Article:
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NEW YORK (
TheStreet) -- Dude. You're getting a joke of a return.
Dell's(DELL)getting set to go private, as CEO Michael Dell and
Silver Lake Partners have announced an agreement in principlel to take the Round Rock, Texas-based firm private, paying $13.65 a share.
While Mr. Dell and his investment consortium will try to spin this as a fair offer for the company (the press release notes a 25% premium to the closing price the last trading day before rumors started), this is still a sweetheart deal for the Dell founder, and Silver Lake.
Yes, that's right. Dell, his investment firm
MSD Capital and partners (including a $2 billion loan from
Microsoft(MSFT - Get Report)) are adding additional capital to the deal. There's also the rollover of existing debt and an additional debt financing coming from
BofA Merrill Lynch,
Credit Suisse and
RBC Capital Markets, but the $13.65 offer price is below what some on Wall Street were expecting.
Wells Fargo analyst Maynard Um recently put fair value of a Dell LBO (leveraged buyout) at roughly $15 per share, nearly 10% higher than the actual deal. "We believe this would be a fair deal for equity shareholders given the continued lackluster stock performance and few, if any, near-term catalysts to realize a comparable price," Um wrote in his note.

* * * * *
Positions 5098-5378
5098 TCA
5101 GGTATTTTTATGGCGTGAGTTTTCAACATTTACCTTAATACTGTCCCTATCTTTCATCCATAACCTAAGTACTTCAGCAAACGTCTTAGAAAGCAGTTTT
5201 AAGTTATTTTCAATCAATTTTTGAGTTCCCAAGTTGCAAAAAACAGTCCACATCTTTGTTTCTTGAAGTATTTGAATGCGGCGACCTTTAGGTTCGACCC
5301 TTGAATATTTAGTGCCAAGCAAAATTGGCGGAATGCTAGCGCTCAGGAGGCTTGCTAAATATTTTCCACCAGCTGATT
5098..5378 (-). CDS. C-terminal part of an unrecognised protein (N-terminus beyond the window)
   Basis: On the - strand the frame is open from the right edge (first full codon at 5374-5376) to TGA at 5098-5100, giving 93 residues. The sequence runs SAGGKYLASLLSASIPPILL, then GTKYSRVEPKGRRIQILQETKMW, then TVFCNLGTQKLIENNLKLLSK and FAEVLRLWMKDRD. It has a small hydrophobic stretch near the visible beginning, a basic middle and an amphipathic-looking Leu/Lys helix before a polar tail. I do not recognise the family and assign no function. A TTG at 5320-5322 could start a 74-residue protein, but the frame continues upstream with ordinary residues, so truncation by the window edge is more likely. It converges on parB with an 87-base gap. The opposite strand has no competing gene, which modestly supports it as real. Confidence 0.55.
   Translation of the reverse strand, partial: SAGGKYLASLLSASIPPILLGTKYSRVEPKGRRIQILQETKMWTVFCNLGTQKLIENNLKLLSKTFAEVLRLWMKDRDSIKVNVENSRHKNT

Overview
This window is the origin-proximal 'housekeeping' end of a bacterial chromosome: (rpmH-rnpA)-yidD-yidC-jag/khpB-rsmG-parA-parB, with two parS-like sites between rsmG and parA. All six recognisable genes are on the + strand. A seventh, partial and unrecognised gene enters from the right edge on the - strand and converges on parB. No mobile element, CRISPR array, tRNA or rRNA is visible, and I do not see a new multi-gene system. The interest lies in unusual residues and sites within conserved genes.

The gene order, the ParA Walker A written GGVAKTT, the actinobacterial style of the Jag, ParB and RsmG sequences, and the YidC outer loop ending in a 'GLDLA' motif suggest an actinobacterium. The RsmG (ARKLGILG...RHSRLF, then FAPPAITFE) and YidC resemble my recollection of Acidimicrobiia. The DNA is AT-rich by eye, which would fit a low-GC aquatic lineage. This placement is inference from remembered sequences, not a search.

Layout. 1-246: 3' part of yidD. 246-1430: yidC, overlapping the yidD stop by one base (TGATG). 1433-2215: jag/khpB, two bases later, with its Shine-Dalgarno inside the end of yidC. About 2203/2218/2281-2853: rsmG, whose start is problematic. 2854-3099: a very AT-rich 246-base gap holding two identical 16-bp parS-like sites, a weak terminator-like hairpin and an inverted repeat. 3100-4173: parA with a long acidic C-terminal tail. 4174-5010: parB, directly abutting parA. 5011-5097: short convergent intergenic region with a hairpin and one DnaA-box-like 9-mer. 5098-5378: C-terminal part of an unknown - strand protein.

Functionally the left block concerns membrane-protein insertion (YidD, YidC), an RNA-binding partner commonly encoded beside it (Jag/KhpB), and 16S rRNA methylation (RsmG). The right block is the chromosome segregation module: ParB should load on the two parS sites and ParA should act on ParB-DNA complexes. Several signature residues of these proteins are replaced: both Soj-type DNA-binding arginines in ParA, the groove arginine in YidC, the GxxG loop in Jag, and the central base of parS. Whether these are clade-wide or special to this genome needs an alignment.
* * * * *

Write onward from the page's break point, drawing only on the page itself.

$15 per share assumes an internal rate of return (IRR) at 20%, though with Dell's struggling fundamentals and difficult time shifting the company's focus from PCs to software and services, anything more than this could be difficult. That said, Raymond James analyst Brian Alexander noted that an offer price in the $14-$16 range would be reasonable, based on his math.
Dell expects the deal to close near the end of the second quarter of the company's fiscal 2014, which will be during the summer. While a deal of this magnitude is not done overnight, a near six-month closing timeframe may suggest that Dell doesn't anticipate smooth sailing.
Michael Dell is Dell's largest shareholder, with over 240 million shares. Southeastern Asset Management is the second largest, with over 130 million shares as of Sept. 30, 2012, according to
Nasdaq.com. The majority (if not all) of Southeastern's shares were acquired well above the $13.54 go private price, and one could assume that Southeastern, with its 7.5% stake, would demand a higher price.
Southeastern Asset Management could not be reached for comment.
Ultimately, the deal is going to get done, whether it's at $13.65 per share or a price north of it. I would not be surprised to see the deal happen at a higher price. Otherwise, dude, you're not getting much bang for your buck.
Written by Chris Ciaccia in New York